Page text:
Boobz Mon 08-Oct-12 12:04:21

Thanks Jux.

We're currently in Nairobi, Kenya, but about to move back home to the UK for 3 years. We will then move on again (no idea where - DH is with the Foreign Office) and we will put the kids straight into the French school when we go on this next overseas posting.

Problem is, we have these 3 years back in the UK and the Foreign Office won't pay for private foreign language school until aged 5 (and even then only if they had started in the foreign language at their previous post, which our kids are too young to have done) so we have to put them into the UK state primary system (as we can't afford private) until we go again.

But they do pay when abroad, and then once they're in and started in that language, they can continue in it during any subsequent UK postings. So it's just this fuzzy start we have to deal with.

Glad to hear 6 isn't too old!

bradbourne Mon 08-Oct-12 12:05:05

I've seen this the other way round - a French family I know introduced children aged 6, 8 and 11 into the UK system following an unexpecetd posting to the UK. The younger ones picked up English very quickly and were fully fluent with no accent within a year (they were pretty good at English within 3 months). The older one also speaks English very well, but still has a discernable French accent 3 years later.

bradbourne Mon 08-Oct-12 12:07:08

Just athought, but coud you maybe get a French au pair when you come back to the UK to help your children learn French?

Frontpaw Mon 08-Oct-12 12:08:01

In our family, the oldest one was about 9 and does have a slight americany accent (as a lot of people who learn english do) but in the US people coo over 'such a cute English accent'. Most of the kids I know have an accent but speak and think fluently in both languages - which I find amazing.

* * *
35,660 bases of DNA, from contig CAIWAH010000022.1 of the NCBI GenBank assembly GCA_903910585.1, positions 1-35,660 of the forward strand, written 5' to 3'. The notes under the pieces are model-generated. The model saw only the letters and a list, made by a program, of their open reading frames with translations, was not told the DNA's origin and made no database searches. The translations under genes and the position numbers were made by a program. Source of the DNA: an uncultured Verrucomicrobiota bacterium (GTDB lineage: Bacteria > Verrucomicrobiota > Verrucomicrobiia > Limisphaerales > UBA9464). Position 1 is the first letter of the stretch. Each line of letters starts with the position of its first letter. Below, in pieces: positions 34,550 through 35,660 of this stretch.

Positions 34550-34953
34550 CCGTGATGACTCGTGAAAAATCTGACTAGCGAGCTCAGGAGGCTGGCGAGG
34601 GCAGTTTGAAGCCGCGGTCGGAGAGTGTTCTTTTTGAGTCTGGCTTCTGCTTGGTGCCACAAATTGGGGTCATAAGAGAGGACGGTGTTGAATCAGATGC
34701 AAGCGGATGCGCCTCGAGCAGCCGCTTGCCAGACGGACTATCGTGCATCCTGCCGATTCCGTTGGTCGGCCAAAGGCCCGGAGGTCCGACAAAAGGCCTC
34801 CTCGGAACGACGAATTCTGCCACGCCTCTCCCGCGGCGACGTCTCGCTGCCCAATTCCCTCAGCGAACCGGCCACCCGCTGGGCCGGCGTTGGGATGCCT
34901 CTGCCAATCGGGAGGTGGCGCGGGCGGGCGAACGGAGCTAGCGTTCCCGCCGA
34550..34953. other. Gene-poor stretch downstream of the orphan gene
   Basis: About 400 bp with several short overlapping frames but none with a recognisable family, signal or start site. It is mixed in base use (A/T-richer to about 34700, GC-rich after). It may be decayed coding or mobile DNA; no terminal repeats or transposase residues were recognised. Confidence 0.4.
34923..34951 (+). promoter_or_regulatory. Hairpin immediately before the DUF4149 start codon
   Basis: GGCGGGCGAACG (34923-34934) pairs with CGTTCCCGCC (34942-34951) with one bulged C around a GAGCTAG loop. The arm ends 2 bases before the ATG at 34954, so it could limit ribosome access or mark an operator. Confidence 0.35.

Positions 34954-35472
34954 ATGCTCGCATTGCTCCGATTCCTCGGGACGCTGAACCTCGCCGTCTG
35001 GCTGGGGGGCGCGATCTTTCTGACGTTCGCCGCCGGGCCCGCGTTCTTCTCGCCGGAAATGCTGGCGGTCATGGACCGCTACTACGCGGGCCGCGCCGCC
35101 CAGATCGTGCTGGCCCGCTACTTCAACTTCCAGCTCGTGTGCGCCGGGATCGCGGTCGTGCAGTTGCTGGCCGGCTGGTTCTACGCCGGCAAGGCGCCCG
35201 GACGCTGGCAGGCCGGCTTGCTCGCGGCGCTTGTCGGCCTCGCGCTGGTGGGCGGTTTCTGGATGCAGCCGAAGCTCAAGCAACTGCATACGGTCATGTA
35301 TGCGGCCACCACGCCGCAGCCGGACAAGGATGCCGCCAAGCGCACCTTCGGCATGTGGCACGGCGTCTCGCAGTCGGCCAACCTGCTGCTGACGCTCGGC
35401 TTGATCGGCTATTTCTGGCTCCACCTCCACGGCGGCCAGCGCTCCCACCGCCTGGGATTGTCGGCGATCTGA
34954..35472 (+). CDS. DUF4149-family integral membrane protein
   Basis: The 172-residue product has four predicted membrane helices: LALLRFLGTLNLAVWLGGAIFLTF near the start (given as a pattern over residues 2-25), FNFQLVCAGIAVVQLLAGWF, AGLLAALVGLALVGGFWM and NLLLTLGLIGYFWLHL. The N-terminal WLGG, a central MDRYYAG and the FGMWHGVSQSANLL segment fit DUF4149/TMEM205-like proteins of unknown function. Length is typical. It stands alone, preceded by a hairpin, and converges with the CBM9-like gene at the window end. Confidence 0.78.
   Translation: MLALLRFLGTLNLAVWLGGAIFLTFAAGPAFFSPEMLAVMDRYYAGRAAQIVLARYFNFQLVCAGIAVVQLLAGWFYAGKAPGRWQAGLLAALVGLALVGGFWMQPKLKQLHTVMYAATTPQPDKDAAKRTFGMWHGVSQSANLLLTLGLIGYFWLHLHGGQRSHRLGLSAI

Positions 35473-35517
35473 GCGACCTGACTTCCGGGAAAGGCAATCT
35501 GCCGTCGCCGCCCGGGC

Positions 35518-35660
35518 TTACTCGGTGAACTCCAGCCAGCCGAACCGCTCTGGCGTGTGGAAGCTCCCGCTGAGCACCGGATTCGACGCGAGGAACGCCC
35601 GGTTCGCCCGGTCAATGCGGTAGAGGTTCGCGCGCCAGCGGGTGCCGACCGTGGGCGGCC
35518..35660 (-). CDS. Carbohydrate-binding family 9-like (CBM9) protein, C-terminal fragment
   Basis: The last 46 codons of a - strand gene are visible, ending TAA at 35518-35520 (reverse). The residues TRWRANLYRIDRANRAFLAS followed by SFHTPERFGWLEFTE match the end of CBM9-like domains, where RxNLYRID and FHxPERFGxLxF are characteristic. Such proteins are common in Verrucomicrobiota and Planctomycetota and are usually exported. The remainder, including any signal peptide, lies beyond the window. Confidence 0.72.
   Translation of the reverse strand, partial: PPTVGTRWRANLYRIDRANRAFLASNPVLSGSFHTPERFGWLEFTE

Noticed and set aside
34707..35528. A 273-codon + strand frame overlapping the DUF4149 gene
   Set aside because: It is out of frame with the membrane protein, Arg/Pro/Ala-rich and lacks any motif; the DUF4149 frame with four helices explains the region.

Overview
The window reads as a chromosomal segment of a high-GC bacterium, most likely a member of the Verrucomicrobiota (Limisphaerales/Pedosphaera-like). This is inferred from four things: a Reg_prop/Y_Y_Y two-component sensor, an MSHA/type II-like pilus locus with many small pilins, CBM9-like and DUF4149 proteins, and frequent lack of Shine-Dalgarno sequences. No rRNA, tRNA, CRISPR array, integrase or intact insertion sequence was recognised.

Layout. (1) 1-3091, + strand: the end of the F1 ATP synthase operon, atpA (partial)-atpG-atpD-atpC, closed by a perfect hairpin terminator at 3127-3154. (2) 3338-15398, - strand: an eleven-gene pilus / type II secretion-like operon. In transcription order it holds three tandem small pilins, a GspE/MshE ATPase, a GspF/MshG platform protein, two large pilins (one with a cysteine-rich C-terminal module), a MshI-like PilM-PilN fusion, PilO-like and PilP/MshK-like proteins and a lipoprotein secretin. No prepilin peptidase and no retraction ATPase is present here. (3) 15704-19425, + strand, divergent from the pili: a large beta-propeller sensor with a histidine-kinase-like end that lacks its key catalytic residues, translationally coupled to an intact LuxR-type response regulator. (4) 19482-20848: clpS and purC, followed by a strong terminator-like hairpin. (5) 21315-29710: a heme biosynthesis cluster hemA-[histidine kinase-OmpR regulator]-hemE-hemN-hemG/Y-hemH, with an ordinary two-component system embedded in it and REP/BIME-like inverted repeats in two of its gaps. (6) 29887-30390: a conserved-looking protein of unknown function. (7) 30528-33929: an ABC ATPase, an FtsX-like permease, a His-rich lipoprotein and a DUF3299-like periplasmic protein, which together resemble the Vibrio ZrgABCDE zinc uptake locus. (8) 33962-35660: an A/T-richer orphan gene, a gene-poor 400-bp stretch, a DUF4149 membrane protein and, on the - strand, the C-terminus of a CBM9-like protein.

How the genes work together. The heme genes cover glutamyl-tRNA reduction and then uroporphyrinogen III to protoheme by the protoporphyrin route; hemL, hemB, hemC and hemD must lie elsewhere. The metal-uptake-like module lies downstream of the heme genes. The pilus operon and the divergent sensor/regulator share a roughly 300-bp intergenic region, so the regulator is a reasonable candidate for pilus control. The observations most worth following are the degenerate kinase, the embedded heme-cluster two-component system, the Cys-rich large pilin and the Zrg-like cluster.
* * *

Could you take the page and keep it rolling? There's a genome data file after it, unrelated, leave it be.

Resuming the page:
Boobz Mon 08-Oct-12 15:32:02

Looks like we have nothing to worry about then - phew!

Yes yes to the au pair idea - it's just making sure we can trade up to a bigger house to do it. We left our 3 bed house 2 years ago with 1 child and 1 dog, and now we have 3 children and 2 dogs as we return to it! Hmmmm.

natation Mon 08-Oct-12 22:29:49

Our no 2 was 10 years old and he's doing fine in French in 3rd year of secondary (4th year of UK secondary). Spoken French has an accent, written French is completely indistinguishable from his class mates, outshines his class mates in Dutch, Latin and of course English!
Our no 3 was 6 years old and she's doing fine still in last year of primary and is consistently top of the class, along with 3 other bilinguals, leaving the francophones behind, 2 of the other 3 bilinguals started in French after the age of 6 too! English and French are about the same level, spoken and written.
Our no 4 started in French at age 3 and it's by far her strongest language.

Ironically, in 2 years time, they might end up back in English, having looked at the lycee francais at the most likely FCO post we will end up at, but doubt they'll ever lose their French so I'm not really worried about going the other way.